- Second-degree price discrimination—Charging the same customer different prices for identical items.
- Third-degree price discrimination—Charging different prices in different markets.
Due to the high transaction costs of determining what each and every buyer is willing to pay, auctions and negotiable price markets are the closest approximation to first-degree price discrimination. Whether it is the late Princess Diana’s dresses or articles from the Kennedy estate, buyers line up and identify the maximum amount they are willing to pay, and thus the item is sold to the individual who values it the most.
Second-degree price discrimination exists when businesses charge the same customer different prices for identical items, such as Proctor & Gamble giving Wal-Mart a discount on Pampers for large-quantity orders. Another example is utility companies and cellular phone companies charging different rates for “peak” and “off-peak” use, the theory being that a phone call placed during peak hours is more valuable (say, for a salesman to make an appointment with a prospect) than a call during off-peak hours (say, to order a pizza on the way home from work).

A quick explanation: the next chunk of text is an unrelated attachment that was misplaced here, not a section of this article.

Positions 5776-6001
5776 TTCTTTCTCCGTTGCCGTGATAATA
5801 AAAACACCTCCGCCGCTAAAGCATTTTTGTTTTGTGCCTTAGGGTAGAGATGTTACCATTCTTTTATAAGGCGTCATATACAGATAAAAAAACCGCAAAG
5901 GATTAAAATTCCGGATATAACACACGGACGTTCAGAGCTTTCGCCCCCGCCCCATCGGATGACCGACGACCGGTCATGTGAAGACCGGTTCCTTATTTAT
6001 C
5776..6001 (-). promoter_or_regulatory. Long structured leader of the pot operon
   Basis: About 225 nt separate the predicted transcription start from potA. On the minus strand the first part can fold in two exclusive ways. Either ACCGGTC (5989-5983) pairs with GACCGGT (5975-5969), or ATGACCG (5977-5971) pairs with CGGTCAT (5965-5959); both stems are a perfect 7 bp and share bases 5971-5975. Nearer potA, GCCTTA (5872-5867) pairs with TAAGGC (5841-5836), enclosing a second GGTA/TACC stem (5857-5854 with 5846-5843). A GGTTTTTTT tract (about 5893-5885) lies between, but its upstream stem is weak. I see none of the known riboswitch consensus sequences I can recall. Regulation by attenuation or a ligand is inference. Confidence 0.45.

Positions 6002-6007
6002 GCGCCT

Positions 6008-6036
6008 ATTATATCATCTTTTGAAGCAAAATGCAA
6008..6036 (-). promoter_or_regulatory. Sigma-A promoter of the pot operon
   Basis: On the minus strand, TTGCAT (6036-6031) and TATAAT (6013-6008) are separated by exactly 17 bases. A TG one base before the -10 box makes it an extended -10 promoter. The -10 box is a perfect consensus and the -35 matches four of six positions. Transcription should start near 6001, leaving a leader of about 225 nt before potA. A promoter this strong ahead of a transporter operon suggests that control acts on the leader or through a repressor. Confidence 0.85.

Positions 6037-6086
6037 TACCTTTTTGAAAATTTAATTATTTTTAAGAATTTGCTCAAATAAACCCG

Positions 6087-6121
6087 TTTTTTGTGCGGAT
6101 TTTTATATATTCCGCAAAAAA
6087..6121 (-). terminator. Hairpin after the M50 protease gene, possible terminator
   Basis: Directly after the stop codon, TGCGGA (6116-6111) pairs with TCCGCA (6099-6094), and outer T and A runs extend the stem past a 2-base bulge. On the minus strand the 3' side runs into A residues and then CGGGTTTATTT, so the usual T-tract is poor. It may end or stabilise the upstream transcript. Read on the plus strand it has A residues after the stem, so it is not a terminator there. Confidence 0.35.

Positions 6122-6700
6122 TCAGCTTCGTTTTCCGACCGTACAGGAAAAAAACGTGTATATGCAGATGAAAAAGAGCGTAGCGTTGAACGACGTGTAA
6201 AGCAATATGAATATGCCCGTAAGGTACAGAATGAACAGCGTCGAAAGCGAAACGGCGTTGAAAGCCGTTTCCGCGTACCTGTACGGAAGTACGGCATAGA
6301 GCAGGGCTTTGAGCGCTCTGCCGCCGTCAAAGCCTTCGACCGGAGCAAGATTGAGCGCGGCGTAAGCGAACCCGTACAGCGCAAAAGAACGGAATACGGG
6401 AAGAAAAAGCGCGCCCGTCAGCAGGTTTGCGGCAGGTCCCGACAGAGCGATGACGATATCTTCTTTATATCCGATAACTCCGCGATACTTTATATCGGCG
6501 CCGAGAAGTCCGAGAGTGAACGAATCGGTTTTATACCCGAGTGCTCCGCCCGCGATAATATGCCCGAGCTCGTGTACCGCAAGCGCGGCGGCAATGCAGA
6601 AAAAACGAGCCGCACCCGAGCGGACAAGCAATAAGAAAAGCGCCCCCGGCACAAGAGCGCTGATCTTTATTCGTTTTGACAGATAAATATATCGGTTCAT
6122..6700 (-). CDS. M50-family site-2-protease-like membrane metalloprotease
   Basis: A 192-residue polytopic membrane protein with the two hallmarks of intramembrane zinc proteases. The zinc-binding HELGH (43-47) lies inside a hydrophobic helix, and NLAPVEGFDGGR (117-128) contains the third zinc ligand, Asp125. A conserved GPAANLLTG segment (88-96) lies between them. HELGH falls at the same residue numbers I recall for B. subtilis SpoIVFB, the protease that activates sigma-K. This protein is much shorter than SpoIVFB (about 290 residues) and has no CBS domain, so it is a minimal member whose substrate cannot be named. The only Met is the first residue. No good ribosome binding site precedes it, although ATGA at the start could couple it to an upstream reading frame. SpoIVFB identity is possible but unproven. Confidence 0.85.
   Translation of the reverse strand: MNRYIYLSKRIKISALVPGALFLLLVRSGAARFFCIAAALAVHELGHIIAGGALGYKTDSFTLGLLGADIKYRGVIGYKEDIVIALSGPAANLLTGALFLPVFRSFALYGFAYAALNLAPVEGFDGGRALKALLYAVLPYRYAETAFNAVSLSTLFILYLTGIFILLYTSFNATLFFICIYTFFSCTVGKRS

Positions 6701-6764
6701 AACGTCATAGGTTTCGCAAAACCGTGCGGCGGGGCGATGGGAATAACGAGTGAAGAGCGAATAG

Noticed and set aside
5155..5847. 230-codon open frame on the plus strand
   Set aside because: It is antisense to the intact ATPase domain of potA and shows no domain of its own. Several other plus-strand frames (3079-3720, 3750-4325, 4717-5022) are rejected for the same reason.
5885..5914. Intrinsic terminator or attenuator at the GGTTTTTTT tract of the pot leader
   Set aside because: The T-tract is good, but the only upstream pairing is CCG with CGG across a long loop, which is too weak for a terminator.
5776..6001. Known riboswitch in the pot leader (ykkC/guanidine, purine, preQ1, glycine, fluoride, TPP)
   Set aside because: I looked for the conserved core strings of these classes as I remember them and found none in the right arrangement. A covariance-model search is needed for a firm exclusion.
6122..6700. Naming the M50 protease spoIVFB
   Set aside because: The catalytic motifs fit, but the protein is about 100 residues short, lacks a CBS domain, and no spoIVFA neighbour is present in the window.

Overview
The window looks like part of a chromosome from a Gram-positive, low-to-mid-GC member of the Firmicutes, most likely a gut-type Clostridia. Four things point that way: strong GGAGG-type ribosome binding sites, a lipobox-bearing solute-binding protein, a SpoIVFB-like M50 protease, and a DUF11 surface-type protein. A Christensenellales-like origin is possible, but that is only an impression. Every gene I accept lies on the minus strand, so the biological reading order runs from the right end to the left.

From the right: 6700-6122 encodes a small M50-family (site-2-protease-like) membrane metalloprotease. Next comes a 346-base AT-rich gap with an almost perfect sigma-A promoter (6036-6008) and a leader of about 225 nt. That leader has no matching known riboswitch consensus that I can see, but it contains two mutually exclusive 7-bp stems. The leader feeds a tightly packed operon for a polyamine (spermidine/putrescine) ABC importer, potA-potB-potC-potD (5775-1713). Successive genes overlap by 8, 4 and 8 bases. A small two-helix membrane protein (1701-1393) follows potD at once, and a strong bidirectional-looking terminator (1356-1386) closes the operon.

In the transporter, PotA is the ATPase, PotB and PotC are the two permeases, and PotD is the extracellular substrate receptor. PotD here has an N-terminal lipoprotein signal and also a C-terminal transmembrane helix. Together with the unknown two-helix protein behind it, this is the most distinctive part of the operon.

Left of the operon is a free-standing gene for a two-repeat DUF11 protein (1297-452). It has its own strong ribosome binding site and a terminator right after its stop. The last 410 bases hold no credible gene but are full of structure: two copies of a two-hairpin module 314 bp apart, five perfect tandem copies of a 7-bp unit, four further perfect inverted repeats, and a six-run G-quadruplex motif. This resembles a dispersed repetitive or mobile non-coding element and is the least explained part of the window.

An example of third-degree price discrimination—charging different prices in different markets—is coupons. If Proctor & Gamble can make a profit selling a box of Tide soap with a 50-cents-off coupon, what are they making when a customer buys a box without a coupon?
Pricing on Purpose: Creating and Capturing Value, by Ronald J. Baker
Implementing Value Pricing: A Radical Business Model for Professional Firms, by Ronald J. Baker